1. There are many memorable Seder moments; it’s hard to choose! One of my favorite things at the Seder is the drinking songs at the end, which in my family we sing with Ashkenazi dialect since my family is Yiddish- speaking in origin. The first year my son sang along was incredibly moving; to hear a little 5-year-old singing along with our Yiddish-dialect songs that I was taught by my parents, who were taught by their parents, and so on… it was amazing!
2. We always have boiled potatoes after the karpas in our family. It also gets the ha’adamah blessing, and keeps the hunger at bay. I’m not sure if it’s halachically acceptable, but it sure keeps small people happy at the Seder, especially if you serve them with ketchup!
3. My dad always gave us a silver dollar or a $2 bill for the afikoman present. That’s the tradition we keep to!
4. Freedom means the ability to pursue your will with autonomy and in the pursuit of serenity and shleymut (wholeness).
Efraim Halevy, former director of the Mossad
1. A Seder that my family attended in Madrid, Spain, in the ’70s in the Jewish community center, before the regime change, when Gen. Franco was still the ruler of that country. It was very poignant and very emotional, and is indelible in my memory. The relationship at that time between Spain and Israel was nonexistent. I had business to do in Madrid and thus was there with my family, and the Jews who attended the Seder were overjoyed to see an Israeli among them – and I was overjoyed to meet with them.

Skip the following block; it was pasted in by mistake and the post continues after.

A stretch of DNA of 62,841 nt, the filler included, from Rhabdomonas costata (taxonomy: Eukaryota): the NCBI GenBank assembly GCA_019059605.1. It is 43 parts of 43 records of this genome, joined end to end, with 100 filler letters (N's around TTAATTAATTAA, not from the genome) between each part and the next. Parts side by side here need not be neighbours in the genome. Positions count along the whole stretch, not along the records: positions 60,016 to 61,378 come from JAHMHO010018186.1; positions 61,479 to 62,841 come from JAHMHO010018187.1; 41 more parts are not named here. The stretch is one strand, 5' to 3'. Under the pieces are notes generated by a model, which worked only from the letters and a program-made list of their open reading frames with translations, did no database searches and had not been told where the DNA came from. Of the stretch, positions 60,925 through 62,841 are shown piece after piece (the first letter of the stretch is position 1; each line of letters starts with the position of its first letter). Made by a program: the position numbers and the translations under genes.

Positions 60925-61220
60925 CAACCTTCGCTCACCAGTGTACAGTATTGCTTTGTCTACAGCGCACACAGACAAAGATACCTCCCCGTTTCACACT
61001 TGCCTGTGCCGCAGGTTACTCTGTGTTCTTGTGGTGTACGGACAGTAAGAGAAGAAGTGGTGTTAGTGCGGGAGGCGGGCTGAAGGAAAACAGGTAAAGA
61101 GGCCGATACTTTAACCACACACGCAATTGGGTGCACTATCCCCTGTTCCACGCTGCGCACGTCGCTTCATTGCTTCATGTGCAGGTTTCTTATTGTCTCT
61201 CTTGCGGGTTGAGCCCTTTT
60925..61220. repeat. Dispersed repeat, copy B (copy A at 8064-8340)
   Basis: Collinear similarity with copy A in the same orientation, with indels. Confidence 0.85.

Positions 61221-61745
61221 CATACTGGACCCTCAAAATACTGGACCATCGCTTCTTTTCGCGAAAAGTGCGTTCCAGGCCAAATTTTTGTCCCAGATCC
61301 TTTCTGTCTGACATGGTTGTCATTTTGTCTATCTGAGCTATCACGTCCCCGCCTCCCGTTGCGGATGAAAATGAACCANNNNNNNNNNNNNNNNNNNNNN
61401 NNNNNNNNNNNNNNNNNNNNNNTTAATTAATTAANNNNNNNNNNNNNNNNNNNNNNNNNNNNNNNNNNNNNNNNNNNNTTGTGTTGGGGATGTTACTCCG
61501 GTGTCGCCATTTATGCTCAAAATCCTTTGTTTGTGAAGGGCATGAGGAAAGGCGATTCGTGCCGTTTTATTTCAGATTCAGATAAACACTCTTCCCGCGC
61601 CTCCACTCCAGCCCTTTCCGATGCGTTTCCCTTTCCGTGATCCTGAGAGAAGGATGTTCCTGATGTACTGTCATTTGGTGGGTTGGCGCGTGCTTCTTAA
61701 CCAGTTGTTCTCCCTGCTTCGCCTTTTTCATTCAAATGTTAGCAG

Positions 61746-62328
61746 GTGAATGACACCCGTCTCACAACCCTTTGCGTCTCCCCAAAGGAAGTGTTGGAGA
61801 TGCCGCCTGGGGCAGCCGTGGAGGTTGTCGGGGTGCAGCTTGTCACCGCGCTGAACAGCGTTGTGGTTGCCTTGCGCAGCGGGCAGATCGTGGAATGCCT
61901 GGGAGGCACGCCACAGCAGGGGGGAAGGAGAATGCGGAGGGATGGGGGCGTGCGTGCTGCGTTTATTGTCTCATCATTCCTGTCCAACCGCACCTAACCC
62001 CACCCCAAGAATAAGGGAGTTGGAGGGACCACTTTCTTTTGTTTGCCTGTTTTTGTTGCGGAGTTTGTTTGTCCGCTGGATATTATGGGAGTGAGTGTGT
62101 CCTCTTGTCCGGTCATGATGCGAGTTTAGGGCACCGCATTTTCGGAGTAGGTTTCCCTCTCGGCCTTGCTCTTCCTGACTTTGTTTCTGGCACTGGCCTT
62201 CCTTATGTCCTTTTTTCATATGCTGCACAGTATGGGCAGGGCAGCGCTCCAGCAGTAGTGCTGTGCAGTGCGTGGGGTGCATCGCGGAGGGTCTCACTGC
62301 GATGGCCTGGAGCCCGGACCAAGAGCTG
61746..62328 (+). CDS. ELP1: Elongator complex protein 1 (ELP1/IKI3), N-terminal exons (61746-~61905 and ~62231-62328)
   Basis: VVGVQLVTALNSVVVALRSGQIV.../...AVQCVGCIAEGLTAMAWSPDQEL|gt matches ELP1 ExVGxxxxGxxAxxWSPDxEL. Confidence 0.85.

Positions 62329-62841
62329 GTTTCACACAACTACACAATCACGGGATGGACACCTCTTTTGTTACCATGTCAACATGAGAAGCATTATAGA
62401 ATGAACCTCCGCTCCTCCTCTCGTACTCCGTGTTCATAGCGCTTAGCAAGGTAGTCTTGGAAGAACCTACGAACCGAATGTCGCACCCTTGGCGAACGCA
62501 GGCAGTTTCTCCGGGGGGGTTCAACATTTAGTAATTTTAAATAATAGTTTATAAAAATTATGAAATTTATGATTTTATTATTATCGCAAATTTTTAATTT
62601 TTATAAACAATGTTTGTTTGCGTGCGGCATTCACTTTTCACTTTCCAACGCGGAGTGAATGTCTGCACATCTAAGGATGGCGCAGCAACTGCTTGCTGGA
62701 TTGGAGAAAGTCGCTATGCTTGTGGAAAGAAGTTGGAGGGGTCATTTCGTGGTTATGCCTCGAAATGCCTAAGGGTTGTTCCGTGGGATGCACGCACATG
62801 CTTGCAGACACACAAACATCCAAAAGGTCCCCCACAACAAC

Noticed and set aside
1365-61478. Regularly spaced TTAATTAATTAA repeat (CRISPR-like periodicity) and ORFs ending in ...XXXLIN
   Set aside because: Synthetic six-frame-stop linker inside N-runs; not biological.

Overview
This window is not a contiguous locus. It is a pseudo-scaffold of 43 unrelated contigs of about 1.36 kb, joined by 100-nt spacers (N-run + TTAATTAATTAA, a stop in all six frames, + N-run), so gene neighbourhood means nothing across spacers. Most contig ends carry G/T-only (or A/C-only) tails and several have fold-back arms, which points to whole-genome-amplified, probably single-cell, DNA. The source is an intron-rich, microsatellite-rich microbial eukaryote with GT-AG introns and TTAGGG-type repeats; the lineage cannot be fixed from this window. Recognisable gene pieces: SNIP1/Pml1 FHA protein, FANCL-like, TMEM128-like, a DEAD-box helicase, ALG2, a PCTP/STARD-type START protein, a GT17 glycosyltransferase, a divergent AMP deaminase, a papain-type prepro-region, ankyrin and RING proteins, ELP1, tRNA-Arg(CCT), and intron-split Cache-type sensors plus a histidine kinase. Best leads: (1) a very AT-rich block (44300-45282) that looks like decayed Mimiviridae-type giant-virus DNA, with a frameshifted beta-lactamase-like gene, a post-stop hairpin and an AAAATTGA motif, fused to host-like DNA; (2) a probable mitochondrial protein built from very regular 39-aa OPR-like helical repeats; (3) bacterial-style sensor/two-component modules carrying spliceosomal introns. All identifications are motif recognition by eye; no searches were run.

2. We have a tradition of singing a song in Yiddish in the last part of the Seder that has [a reference to] one of the Psalms. The song – which I got from my father, and which he got from his father – says, “They have no eyes, oh, how pitiful is their condition that they have a blind god. They have no ears, how pitiful that they have a deaf god.” Every stanza ends by saying, “But we have a God who is the greatest. He sees and he smells and he listens, and therefore we are joyful.”